Monday 26 February 2007

Today in the garden ... the ginger peril

One thing you don't expect to see when you open your curtains on a Sunday morning is a strange man rummaging around in your privet hedge. But there he was, standing on the grass verge which borders our front garden with his head stuck deep in the foliage. But when he looked up and saw that I'd spotted him, instead of running away in embarrassment he came and knocked on the door.

"I lost my car aerial in your hedge last night," he said. "Mind if I have a look for it?"

Um ... how do you manage to lose a car aerial in a hedge set back from the road by about ten feet?

"Well, it was dark. And the aerial's black."


Whether he was a nutter or not, there was indeed a black car aerial in the hedge, and he delightedly scuttled off with it.

Meanwhile, in the back garden, we have another mysterious interloper.

I first suspected something was getting into the garden which shouldn't be there when I started to find bones in the vegetable patch. First there was one in the asparagus bed. Then another, half buried in the plot I'm preparing for my peas. Big, chunky bones with sawn-off ends. Well they ain't mine, I'm vegetarian.

My suspicions were confirmed when an enormous trench was dug in a tub of overwintering carrots and a large soggy partially masticated dog chew deposited in the hole. I recently read a post on John's Spade Work blog about a German Shepherd who had taken to harvesting his own carrots, so it's obviously not just me. I eventually found a small gap at the bottom of the chainlink fence, probably just big enough for next door's small white terrier-type thing to squeeze through.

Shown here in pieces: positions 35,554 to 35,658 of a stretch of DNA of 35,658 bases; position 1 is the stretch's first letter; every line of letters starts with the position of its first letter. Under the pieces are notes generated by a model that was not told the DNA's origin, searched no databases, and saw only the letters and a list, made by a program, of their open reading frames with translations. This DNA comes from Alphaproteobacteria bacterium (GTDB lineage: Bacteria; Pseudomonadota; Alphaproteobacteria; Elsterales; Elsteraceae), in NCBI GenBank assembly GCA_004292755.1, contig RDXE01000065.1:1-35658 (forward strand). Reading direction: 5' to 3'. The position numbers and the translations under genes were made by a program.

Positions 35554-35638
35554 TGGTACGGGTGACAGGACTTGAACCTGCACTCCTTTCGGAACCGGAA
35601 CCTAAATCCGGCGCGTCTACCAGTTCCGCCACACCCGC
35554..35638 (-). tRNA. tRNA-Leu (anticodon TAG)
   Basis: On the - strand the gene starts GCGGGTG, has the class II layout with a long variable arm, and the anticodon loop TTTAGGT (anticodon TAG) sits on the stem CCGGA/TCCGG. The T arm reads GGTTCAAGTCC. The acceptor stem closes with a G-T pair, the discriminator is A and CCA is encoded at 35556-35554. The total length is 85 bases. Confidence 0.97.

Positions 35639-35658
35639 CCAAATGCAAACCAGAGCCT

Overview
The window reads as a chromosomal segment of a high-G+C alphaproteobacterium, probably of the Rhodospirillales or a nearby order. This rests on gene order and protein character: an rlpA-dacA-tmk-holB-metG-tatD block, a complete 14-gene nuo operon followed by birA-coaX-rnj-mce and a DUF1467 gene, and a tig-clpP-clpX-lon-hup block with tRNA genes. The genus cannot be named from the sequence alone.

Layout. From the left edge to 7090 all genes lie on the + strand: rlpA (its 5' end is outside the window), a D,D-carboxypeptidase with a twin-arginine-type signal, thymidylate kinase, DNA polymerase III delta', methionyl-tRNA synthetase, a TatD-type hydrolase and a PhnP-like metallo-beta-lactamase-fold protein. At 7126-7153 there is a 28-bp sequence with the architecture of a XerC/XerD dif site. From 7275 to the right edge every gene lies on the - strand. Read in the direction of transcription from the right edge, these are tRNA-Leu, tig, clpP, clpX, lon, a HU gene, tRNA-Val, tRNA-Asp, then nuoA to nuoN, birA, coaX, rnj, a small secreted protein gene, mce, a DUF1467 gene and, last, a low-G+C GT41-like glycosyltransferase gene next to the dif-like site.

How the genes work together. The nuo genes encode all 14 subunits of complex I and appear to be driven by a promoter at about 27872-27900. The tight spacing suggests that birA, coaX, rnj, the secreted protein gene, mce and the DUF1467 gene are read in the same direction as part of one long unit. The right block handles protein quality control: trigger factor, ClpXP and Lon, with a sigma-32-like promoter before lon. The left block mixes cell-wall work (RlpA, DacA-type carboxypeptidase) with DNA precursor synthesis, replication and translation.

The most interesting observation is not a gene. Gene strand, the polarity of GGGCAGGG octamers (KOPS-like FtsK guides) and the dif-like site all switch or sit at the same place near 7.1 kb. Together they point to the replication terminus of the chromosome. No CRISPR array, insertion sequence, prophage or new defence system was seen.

However my garden is facing a new peril which is causing more damage to my plants than all the slugs, snails, dogs and other pests put together. It's our ginger kitten. He's a gardener's nightmare. He digs up or bites the heads off all my seedlings. He wees in my flower pots. I can't plant anything anywhere without it being interfered with. When I tried to protect my sweet peas by making a thicket of prickly branches around them, he stripped the prickly stuff off with his teeth and then crawled in and bit the heads off all the peas. He's such a little hard man, I even saw him gleefully chewing on a bramble the other day.

Here he is ... oh ... er ...

He was slightly less macho last week however, when he somehow fell down a gap between two fences and couldn't get out. It was dark and tipping down with rain, and I could hear this desperate pitiful squeaky mewling. Unfortunately I couldn't get to him ... he was too far down for me to reach and the area was tangled up with brambles. The fence was too high for him to climb. Eventually though he managed to scramble half way up, just high enough for me to grab him. And of course managed to cover me with muddy footprints.

1 comment:

Anonymous said...

We have two female ginger cats, and have the same problem!

We live in the center of Amsterdam, and have both a small garden and our roof where we grow things in pots.

We have taken to growing edible plants on the roof, and letting the cats out in the garden where they end up killing most of the plants there anyway.

We've long ago given up on indoor plants! Those were getting weed on too...